How to Estimate Any Website Traffic with These 3 Tools

Posted November 23rd, 2020 in Analytics. Tagged: , .

While there are several different ways to measure the success of a site: one core metric is its traffic. Knowing how well your site performs compared to other sites is crucial in understanding how successful you have been in your efforts against competitors. This is possible if you know how much traffic your competitors are generating. Along with this, some competitor intelligence tools hand over the full list of keywords that bring traffic to a site. This is something you can use to devise your content marketing strategy.


If it was 5 or 6 years ago, you’d have needed a fortune teller to find out the traffic of a third-party site. Now, all you need are a few tools like SimilarWeb or Ahrefs—depending on what you’re looking for.

There are dozens of tools with which you can measure traffic. Some are not worth the money. Others? They’re really good.



One of the best tools that gives near-accurate results is SimilarWeb. SimilarWeb is owned by the Israeli company called SimilarGroup. As an intelligence suite they gather traffic and generate competitor intelligence reports for any site.

With SimilarWeb you stand to learn a lot about a site including its total number of visits, pages per visit, people of which countries come to the site most and other things.

You learn the duration per visit and bounce rate on the site. With the tool you have an overview of the site’s traffic and reach. You understand how well it ranks and user engagement metrics.

When you enter the site, you get the total number of visits to a site. You don’t get any data on the number of pageviews though. However, if you multiply total visits by pages per visit you can get an estimate of the same.

The dashboard is deeply visual primarily painted in hues of blue and white. Start from the general overview and scroll down to access, geography, a sampling of referring domains, search traffic, social display traffic and audience. Next you see the list of similar sites and mobile apps.

As someone who wants to analyze competitor sites, here’s what to do. Start by entering domain URL into the search bar and run a search. You also have the option to run a category search by country or industry. In each category the top 50 sites belonging to the category are displayed.

For instance, here’s what I get when I enter to the search bar to try and gauge its traffic:

SimilarWeb - screenshot 1

Here’s the month by month report of traffic for the last 6 months:

SimilarWeb - screenshot 2

You can see the total visits per month, average visitor duration, pages per visit and the bounce rate. The chart reveals that until August 2020, the traffic used to be above 55000 per month.

Here’s the list of top countries sending traffic to the site:

SimilarWeb - screenshot 3

And here’s a division of the traffic channels. From the graph below, it seems evident that major chunks of traffic come from search engines and from direct visits to the domain. It’s neatly divided into 45% each.

SimilarWeb - screenshot 4

According to SimilarWeb, the top 5 keywords sending traffic to the site are:

  • masterblogging
  • grammarly discount
  • masterblog
  • ankit singla
  • contact page blogger

SimilarWeb - screenshot 5

What’s interesting about SimilarWeb is how well the tool transforms numbers and metrics to captivating graphics. It’s easy to scroll through the report and understand more about your competitor at a single glance. The default audience overview shows the site traffic for a period of 6 months.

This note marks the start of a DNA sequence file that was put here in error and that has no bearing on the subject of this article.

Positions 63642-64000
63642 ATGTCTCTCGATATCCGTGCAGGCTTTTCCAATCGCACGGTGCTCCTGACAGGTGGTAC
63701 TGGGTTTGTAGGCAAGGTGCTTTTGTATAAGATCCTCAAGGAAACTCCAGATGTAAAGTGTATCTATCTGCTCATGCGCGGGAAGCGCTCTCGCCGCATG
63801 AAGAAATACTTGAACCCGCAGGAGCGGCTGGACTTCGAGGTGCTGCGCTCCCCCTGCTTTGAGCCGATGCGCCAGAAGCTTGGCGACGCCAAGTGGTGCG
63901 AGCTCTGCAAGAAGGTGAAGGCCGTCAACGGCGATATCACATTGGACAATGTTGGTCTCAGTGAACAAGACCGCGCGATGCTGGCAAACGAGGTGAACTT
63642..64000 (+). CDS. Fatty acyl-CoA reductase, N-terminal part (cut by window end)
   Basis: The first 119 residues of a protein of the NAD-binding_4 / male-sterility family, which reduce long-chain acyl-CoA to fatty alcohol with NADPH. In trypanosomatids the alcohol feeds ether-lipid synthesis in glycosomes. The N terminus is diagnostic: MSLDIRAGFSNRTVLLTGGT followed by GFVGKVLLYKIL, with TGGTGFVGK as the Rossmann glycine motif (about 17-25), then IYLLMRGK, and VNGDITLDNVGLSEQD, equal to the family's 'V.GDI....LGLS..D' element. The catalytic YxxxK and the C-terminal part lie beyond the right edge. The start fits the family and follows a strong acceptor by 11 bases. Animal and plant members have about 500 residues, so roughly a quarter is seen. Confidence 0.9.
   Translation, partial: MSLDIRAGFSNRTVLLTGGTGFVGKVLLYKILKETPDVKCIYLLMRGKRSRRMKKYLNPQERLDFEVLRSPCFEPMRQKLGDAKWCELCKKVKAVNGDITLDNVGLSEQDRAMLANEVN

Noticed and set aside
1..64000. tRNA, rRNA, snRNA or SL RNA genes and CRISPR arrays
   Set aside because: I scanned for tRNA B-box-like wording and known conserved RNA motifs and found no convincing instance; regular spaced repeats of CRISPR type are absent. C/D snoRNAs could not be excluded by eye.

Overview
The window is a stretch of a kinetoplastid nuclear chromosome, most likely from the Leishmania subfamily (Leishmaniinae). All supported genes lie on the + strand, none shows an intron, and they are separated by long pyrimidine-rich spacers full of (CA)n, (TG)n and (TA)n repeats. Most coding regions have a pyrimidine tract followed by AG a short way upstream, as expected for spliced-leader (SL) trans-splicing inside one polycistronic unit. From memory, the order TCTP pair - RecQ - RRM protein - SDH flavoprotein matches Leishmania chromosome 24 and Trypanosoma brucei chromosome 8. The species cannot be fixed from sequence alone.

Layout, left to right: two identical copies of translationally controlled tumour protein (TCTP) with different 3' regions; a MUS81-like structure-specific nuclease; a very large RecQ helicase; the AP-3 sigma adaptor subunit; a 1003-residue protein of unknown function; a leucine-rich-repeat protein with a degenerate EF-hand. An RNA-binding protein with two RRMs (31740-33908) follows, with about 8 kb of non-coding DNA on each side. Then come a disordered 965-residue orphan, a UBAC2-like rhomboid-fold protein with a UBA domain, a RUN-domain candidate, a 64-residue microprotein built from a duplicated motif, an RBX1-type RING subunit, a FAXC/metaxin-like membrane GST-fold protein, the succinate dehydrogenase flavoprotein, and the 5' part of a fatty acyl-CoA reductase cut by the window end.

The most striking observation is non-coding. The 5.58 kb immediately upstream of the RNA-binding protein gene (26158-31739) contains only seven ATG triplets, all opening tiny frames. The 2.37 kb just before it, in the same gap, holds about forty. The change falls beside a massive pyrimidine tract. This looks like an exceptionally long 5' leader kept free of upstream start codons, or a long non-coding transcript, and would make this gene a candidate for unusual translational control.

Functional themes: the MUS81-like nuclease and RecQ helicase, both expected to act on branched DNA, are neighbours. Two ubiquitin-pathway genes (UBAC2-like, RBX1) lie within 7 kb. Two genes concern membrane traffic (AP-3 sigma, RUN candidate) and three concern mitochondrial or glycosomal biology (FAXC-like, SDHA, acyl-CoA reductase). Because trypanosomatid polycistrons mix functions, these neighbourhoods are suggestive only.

Based on the traffic the website is assigned a global ranking, a US based ranking and a category ranking. The audience breakdown by countries and traffic sources is another cool metric.

The traffic overview lists the top countries that send traffic to the site. The traffic sources are split into direct, referrals, search traffic among others and the percentage of site traffic for each source is denoted.

Is the data accurate?

SimilarWeb gives a lot of numbers—way more than any other tool. The million-dollar question is—how do they gather all this data. That helps us understand how close to truth the numbers really are. Broadly, these are the sources of intelligence:

  • Connected devices from which SimilarWeb collects data on websites users visit and the time they spend on each site.
  • ISPs data from many countries.
  • Web crawlers scan public sites and continually update the index to generate estimates.
  • Direct measurement sources from sites that open an account with SimilarWeb and add their Google analytics details on the site.

Despite this— compared to the size of the web the data sample is small and doesn’t always present an accurate picture of reality.

Here’s an example to help you understand what I said:

Ahrefs conducted a small study by taking 116 sites from Flippa and running it on SimilarWeb. For those who don’t know, Flippa is a site where people list sites they want to sell.
The sales pages list their traffic and complete set of analytics data. So, the real traffic of those sites is readily available. Next, the Ahrefs team tested all the sites on SimilarWeb to get an idea of the traffic they generate.

They found that SimilarWeb overestimated the number of total unique visitors for 91.67% of the websites. From the test it’s evident that in many cases SimilarWeb can overestimate the traffic numbers.
Another thing I dislike about SimilarWeb is—if the site is new or the traffic too little SimilarWeb fails to generate any data. Also another point to note is if a competitor site has spurts of new traffic SimilarWeb can’t gauge that, just like when Shane Barker did for this site.

SimilarWeb will take months to even begin to sense the traffic change.

How do the free and premium versions compare?

A free version of SimilarWeb gives you limited access to most of the features available at the PRO level. With the free version compare two sites side-by-side. With the PRO version compare up to 5 sites.

The free account limits itself to 5 results per metric, 1 month of mobile app data and 6 months of web traffic data.